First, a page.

(Part 3- The Benefits of Kindness)
Kind words are like honey—
sweet to the soul and healthy for the body.
Proverbs 16:24 (NLT)
When I was a young wife in my early 20’s, I had a life-altering conversation with my pastor’s wife, a lovely woman named Ruth. During our visit, Ruth talked about a passage of Scripture that was very important to her. Proverbs 31 describes a virtuous wife (in some Bible translations called ‘the wife of noble character’). Our conversation that day initiated my fascination with the Proverbs 31 woman. I wanted to be like that lady, but I admit, many years later I’m only a very dim reflection.
Verse 23 in the KJV was particularly riveting.
She opens her mouth with wisdom,
And on her tongue is the law of kindness.
The moment I heard that verse, I realized I wasn’t that type of woman. Verbalization in my family of origin included a lot of sarcasm and sharp words. Since I’m a ‘word’ lover and have always been relatively adept verbally, I was pretty skillful with the sarcastic barb, cutting words or verbal zinger. Following the conversation with Ruth, I desired to change the way I spoke. I became intentional about using more kindness in my communication. Some 40 years after that conversation, I still feel like a rookie, but being a woman of wisdom whose words are laced with kindness will remain for me an exceedingly important lifelong goal.
The quote above from Mother Teresa reminded me of my visit with Ruth. There was nothing particularly earth shattering about the conversation, and yet the echoes of the kind words Ruth introduced to me ring in my mind to this day.
An interesting study that explored the benefit of kindness was conducted by Dr. Sonja Lyubomirsky, psychology professor at University of California, Riverside. Dr. Lyubomirsky’s students were assigned to do five random acts of kindness per week for a period of six weeks. At the end of the study, the students’ levels of happiness had increased by 41.66 percent. Being kind had a profoundly positive effect on happiness.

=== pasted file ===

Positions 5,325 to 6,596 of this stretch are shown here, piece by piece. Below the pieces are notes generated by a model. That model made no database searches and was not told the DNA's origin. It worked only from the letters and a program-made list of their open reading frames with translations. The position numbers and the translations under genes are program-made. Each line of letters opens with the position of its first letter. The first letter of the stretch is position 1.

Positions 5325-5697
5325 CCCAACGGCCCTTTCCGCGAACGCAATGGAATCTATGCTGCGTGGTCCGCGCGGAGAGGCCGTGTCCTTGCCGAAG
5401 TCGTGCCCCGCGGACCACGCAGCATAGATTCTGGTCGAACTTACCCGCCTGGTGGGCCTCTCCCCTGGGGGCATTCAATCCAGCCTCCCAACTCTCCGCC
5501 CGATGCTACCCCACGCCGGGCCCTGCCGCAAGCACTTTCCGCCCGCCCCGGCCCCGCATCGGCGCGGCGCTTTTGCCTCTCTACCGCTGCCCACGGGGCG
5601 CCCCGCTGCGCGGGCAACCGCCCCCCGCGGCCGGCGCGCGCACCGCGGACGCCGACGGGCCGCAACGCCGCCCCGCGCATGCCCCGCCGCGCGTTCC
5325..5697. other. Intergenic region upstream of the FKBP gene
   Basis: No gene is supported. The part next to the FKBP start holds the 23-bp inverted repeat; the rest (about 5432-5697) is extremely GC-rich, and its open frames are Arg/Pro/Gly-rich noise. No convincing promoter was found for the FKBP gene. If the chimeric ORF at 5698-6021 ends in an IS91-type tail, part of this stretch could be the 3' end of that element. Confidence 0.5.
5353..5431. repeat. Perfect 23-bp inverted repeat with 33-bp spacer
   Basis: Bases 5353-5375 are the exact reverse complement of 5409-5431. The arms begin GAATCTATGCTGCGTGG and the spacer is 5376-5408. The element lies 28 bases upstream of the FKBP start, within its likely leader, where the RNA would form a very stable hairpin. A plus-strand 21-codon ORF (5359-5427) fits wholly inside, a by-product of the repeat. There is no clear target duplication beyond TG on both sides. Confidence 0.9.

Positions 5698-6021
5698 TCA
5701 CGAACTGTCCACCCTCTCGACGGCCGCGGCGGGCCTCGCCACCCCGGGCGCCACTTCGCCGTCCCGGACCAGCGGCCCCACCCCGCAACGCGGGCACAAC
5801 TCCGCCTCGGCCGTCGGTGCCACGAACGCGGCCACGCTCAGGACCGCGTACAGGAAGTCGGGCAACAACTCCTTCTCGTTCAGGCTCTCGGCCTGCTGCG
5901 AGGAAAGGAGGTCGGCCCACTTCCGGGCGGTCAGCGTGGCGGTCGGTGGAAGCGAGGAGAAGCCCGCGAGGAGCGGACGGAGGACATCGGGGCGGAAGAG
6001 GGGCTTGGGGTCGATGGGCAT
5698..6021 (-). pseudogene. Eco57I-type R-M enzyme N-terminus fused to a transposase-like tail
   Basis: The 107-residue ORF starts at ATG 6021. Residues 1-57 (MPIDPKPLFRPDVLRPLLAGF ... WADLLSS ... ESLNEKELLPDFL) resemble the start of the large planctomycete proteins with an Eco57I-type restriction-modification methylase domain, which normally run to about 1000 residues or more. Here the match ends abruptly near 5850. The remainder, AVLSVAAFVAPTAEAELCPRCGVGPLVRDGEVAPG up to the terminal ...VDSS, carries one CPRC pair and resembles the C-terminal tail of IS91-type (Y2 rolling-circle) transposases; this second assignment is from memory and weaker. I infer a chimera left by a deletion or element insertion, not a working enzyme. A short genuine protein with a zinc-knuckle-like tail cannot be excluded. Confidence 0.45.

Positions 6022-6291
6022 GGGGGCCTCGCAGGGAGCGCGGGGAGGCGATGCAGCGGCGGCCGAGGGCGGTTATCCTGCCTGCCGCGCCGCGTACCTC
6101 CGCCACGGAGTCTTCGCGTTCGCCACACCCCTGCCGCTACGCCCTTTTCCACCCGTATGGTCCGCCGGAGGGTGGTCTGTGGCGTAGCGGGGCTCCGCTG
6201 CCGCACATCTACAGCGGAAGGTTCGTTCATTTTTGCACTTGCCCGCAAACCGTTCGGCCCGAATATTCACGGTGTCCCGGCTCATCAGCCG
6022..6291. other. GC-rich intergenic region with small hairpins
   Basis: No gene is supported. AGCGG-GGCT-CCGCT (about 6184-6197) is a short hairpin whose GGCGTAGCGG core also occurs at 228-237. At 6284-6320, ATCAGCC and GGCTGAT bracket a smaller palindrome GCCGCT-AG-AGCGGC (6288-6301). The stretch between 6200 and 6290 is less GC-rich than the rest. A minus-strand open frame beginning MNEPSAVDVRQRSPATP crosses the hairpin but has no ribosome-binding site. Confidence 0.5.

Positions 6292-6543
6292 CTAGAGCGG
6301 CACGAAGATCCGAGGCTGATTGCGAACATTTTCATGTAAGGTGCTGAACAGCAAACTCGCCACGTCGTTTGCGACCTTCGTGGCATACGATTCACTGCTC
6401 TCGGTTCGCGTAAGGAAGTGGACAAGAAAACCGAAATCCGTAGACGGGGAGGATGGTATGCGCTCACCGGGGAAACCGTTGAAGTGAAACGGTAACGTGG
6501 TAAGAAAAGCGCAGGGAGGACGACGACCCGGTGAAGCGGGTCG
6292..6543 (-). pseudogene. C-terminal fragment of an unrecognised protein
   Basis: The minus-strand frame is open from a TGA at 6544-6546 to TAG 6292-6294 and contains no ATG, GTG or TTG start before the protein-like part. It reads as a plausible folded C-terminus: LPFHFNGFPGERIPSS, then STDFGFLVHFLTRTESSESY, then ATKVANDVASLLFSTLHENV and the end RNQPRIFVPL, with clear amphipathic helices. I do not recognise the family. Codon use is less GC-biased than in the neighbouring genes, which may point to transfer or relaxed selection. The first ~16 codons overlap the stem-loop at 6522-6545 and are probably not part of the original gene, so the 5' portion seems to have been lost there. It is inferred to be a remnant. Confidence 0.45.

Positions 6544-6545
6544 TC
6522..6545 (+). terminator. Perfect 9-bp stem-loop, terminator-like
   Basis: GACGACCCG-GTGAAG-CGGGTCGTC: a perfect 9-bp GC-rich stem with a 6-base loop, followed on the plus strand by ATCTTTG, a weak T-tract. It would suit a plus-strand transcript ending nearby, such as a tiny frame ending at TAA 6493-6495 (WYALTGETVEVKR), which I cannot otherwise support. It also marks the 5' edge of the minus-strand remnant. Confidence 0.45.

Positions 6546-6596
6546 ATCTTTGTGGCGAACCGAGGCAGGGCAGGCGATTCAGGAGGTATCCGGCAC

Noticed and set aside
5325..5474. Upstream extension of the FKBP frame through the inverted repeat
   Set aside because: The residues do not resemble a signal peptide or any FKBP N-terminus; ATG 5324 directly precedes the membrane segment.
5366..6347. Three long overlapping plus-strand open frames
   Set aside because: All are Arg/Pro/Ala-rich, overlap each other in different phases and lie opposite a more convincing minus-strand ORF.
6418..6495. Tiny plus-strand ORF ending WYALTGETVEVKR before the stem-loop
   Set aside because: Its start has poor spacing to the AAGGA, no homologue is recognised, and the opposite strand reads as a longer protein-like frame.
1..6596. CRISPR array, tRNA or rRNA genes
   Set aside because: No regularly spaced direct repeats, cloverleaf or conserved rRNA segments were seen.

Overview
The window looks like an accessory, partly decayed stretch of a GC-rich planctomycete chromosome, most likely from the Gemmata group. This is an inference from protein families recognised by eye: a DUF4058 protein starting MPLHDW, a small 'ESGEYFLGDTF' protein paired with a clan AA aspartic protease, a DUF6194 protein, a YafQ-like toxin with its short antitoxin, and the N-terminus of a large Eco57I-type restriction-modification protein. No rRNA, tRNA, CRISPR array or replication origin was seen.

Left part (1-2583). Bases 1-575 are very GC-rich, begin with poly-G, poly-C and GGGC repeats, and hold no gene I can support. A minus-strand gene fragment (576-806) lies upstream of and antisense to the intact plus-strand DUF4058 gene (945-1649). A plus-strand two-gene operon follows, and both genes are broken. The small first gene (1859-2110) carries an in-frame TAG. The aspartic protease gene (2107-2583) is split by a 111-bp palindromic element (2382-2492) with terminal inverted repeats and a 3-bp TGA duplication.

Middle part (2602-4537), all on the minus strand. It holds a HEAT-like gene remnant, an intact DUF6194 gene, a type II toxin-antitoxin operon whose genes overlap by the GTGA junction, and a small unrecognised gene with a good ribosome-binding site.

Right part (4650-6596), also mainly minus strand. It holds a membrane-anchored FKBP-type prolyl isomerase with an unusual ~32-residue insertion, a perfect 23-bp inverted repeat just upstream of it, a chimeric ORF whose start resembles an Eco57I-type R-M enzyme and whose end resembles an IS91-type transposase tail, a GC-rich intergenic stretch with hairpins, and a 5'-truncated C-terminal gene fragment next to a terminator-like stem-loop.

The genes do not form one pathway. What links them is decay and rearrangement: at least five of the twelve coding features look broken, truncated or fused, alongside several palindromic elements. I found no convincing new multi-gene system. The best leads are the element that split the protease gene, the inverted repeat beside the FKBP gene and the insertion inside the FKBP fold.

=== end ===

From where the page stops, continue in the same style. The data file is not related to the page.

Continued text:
When I wrote the first blog about kindness, posted June 16th, my friend, Jackie commented, sharing thoughts I believe are worth repeating to Listening on the Journey… readers. Jackie and her husband, Duane, an orthopedic surgeon who left a thriving private practice to serve in a hospital in Ethiopia, know more than a bit about the power of kindness from a cross-cultural point of view. Jackie said, “Kindness is:
- the key to so many relationships
- the oil that smooths out intense relationships, or
- allows correction to be heard, or
- speaks louder than our sermons.”
Jackie is an excellent Bible teacher from whom I’ve learned so much. She noted that Scripture speaks of God’s ‘lovingkindness’ many times in a different way than love.
Her comment piqued my curiosity so I did a little research and read an interesting article about the difference between love and kindness, adapted from C. S. Lewis’s book The Problem of Pain. I recommend this article—especially if you like C. S. Lewis.
In addition, I learned that in the King James Bible, the words ‘kindness’ and ‘lovingkindness’ are used 73 different times.
When the psalmist David needed guidance and deliverance, he appealed to God:
Cause me to hear Your lovingkindness in the morning,
For in You do I trust;
Cause me to know the way in which I should walk,
For I lift up my soul to You. Psalm 142:8 NKJV
My prayer for you and for me is that we will be the recipients of lovingkindness, and that we will be the generous givers of kindness!
Listening on YOUR Journey
- What kind words do you need to speak? To whom? When and how will you do that?
- What act of kindness have you been intending to do? When will your good intention become even a small action?